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Lessons from/for law and development doctrine in the context of global law

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Phillipa Weeks Staff Library

5 Fellows Rd

Room 7.4.1, Level 4, Building 7

Acton, ACT 2601

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Lessons to be Learned from and for Law and Development Doctrine in the Context of Global Law

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In the traditional law and development doctrine the main goal was economic, since the legal development was needed to enable economic growth. Today, strengthening of the rule of law links with a variety of goals as can be illustrated by the example of UN Sustainable Development Goals. The goal Nr. 16 is about promoting just, peaceful and inclusive societies. Law is, however, not only relevant for that one, but in fact needed for reaching all the other goals as well. The UN SDG creates interestingly a common reference to all legal orders with their distinctive concepts of rule of law, be they of common law type or civil law, French 'droit d'état' or German 'Rechtsstaat', or rule of law with Chinese characteristics. It is worth noting that a 'comparative approach' seems to be on the rise. Rule of law index has been introduced, and the Venice Commission of the Council of Europe has introduced a Rule of Law checklist. Most important seems to be that abuse of power would be prevented. I discuss these issues against the background of Amartya Sen's The Idea of Justice.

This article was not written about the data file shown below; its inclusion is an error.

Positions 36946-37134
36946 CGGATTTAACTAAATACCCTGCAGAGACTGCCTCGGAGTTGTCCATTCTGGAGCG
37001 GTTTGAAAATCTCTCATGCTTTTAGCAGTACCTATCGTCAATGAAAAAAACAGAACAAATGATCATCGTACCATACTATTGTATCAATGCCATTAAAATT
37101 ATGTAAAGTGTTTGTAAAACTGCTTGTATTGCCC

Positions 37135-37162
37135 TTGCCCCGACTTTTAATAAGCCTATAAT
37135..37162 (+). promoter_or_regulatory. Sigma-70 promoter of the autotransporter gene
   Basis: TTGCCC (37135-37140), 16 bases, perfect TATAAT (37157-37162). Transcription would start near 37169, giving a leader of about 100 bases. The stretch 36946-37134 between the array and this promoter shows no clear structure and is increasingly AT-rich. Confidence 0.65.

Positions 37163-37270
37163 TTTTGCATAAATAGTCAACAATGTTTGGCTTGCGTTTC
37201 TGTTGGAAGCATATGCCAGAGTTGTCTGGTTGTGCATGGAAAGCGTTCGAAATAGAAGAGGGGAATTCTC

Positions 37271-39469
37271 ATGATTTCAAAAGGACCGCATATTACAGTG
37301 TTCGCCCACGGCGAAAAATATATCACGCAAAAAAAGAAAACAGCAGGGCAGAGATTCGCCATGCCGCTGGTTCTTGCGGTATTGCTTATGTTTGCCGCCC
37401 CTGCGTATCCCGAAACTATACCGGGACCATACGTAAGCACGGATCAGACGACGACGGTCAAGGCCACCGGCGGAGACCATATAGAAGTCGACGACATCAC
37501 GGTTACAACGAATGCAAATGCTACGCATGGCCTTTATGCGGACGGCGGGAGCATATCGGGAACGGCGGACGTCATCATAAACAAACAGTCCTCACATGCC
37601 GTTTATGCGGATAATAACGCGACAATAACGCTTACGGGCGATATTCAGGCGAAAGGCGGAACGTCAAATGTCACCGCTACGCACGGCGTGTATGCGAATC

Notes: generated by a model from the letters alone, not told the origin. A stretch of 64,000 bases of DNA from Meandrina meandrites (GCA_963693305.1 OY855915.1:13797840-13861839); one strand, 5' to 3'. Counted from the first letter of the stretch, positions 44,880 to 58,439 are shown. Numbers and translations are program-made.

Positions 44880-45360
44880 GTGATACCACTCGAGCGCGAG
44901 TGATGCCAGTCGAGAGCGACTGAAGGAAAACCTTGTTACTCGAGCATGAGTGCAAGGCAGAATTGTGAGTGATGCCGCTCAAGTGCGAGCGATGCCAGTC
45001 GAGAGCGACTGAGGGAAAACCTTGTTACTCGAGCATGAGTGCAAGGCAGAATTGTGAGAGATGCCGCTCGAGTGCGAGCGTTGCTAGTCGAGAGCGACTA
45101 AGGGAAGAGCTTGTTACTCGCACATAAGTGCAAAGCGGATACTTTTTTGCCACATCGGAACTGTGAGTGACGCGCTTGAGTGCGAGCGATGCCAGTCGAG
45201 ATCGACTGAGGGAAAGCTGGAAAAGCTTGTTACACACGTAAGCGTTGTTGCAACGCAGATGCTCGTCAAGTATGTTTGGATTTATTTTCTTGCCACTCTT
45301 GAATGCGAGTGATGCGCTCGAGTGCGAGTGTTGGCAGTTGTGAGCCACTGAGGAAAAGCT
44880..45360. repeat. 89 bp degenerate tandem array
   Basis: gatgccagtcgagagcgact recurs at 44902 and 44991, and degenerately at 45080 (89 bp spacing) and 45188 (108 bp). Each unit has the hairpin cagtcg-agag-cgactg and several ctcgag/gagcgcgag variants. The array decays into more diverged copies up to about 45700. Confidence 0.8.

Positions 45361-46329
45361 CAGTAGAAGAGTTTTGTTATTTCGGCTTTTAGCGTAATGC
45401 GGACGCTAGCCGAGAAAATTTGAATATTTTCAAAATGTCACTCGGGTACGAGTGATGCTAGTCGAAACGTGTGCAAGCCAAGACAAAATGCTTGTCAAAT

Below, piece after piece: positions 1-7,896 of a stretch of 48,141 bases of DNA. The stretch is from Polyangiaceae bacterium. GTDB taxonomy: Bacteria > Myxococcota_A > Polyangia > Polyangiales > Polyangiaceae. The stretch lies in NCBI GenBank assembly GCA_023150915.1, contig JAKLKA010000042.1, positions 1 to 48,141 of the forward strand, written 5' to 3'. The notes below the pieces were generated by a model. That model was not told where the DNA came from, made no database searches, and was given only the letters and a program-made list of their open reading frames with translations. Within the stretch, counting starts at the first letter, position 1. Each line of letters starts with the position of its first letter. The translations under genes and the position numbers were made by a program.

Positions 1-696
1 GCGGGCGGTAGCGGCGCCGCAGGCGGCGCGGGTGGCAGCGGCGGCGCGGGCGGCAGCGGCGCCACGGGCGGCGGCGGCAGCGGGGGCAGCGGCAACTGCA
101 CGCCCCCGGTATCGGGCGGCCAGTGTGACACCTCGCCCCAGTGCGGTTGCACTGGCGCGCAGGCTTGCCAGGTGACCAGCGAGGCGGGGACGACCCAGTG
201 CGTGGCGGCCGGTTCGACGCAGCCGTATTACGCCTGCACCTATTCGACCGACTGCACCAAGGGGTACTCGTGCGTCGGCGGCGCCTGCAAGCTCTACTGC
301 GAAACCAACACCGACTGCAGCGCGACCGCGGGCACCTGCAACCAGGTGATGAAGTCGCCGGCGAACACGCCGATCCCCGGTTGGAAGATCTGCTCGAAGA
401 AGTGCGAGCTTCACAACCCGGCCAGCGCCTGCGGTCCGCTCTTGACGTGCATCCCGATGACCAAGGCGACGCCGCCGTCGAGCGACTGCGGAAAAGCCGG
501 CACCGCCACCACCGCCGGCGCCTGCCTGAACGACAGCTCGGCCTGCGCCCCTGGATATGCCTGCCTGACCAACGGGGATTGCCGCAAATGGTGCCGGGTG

Kimmo Nuotio is professor of criminal law at the University of Helsinki. He is a criminal law scholar with a broad interest in the field. He has published on issues such as terrorist offences, comparative criminal law, Nordic and Finnish criminal law, European criminal law, criminal law and cultural diversity, often from a theoretical angle. He is interested in questions of how criminal law should be approached in the context of modern societies and how criminal law relates to human rights and fundamental rights, and to the idea of Rechtsstaat and the legal development more generally. He has been involved in the founding of the China Law Centre as well as the Legal Tech Lab at the Faculty of Law of the University of Helsinki. He has been a Jean Monnet Fellow at the European University institute, a visiting professor at the University of Toronto and at the University of Leuven, and he is the member of Global Faculty of the Faculty of Law of University of Peking.

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Phillipa Weeks Staff Library

5 Fellows Rd

Room 7.4.1, Level 4, Building 7

Acton, ACT 2601

Australia

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